The gene expression of bovine viral diarrhea virus (BVDV), a pestivirus, occurs via translation of a hypothetical polyprotein that is processed cotranslationally and posttranslationally by viral and cellular enzymes. A protease located in the N-terminal region of nonstructural (NS) protein NS3 catalyzes the cleavages, leading to the release of NS4A, NS4B, NS5A, and NS5B. Our study provides experimental evidence that histidine at position 1658 and aspartic acid at position 1686 constitute together with the previously identified serine at position 1752 (S1752) the catalytic triad of the pestiviral NS3 serine protease. Interestingly, a mutant protease encompassing an exchange of the active site S1752 to threonine still showed residual activity. This finding links the NS3 protease of pestiviruses to the capsid protease of Sindbis virus. Furthermore, we observed that the minimal protease domain of NS3 encompasses about 209 amino acids. The NS3 protease was found to be sensitive to N-terminal truncation because a deletion of 6 amino acids significantly reduced the cleavage efficiency at the NS4A/4B site. Larger N-terminal deletions also impaired the activity of the enzyme with respect to the other cleavage sites but to a different degree at each site. The NS3 protease of BVDV has previously been shown to depend on NS4A as cofactor. We demonstrate here that the central region of NS4A represents the cofactor domain. Furthermore, coprecipitation studies strongly suggest an interaction between NS4A and the N-terminal region of NS3. Besides the remarkable similarities observed between the pestiviral NS3 protease and the corresponding enzyme of hepatitis C virus (HCV), our results suggest a common ancestry between these enzymes and the capsid protease of Sindbis virus. (C) 2000 Academic Press.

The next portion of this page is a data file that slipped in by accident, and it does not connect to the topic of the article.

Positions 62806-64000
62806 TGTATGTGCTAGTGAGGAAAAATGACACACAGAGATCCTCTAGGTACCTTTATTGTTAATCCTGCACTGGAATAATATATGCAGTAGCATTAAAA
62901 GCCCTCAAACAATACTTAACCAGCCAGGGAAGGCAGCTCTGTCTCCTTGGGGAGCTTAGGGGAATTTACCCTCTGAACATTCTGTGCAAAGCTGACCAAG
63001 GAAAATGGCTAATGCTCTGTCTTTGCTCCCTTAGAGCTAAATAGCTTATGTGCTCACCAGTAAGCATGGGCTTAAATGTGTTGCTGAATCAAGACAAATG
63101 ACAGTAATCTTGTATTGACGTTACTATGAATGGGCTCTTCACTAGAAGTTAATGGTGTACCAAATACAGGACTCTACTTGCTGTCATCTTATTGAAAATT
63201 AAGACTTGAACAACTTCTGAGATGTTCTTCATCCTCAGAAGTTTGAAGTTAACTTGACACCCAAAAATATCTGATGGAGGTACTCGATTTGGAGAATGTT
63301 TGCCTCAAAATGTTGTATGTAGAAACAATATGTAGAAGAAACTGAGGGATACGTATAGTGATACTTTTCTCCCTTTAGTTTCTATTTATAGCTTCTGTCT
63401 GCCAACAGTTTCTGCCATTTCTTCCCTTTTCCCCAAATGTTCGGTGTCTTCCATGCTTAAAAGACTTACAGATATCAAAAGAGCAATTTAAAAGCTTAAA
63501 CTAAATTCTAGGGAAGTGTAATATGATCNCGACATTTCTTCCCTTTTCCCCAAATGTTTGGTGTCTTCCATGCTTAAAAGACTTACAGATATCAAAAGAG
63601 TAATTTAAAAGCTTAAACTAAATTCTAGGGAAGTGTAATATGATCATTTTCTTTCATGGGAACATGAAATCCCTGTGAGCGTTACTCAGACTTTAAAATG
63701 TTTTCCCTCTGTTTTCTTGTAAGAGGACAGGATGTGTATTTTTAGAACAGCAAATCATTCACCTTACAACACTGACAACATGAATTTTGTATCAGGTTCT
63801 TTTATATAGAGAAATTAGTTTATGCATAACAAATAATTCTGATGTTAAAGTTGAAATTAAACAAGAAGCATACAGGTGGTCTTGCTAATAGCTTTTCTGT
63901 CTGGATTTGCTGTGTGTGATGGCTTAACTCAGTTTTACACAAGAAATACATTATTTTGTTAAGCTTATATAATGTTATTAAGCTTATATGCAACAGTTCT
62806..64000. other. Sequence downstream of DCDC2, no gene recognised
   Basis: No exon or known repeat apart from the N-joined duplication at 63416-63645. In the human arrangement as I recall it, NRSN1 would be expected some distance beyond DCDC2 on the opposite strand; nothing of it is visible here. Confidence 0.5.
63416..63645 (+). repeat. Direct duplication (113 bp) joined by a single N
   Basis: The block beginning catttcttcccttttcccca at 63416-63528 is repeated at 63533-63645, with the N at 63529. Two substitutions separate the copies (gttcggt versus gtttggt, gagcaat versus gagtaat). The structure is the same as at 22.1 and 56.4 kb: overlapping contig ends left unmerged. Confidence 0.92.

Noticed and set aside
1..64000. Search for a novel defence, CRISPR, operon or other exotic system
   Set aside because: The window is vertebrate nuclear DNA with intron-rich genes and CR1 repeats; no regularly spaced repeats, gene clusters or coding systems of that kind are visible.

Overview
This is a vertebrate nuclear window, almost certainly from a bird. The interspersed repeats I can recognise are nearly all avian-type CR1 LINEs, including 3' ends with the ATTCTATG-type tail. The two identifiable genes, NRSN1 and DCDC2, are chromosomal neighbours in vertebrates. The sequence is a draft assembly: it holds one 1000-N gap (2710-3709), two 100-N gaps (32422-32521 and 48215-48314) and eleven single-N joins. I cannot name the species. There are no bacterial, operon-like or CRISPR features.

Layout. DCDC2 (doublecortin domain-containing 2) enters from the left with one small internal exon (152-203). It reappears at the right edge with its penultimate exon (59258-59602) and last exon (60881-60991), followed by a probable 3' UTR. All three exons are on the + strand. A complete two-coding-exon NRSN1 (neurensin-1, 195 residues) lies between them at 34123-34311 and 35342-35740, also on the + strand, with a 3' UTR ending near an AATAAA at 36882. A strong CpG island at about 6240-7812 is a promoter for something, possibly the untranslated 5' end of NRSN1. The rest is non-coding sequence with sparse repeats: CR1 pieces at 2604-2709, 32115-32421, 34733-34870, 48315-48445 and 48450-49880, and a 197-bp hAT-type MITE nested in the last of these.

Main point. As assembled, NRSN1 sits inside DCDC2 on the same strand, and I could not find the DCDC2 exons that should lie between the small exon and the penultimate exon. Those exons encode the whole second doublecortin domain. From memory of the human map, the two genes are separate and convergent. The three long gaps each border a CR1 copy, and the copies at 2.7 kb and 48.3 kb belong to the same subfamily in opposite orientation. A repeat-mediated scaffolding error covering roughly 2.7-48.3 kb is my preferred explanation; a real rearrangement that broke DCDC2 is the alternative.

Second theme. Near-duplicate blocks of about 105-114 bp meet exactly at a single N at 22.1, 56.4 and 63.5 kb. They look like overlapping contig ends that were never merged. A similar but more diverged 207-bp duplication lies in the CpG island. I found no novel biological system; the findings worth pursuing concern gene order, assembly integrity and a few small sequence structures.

Research Areas and Centers
- Academic Focus: Center for Infection and Inflammation Research (ZIEL)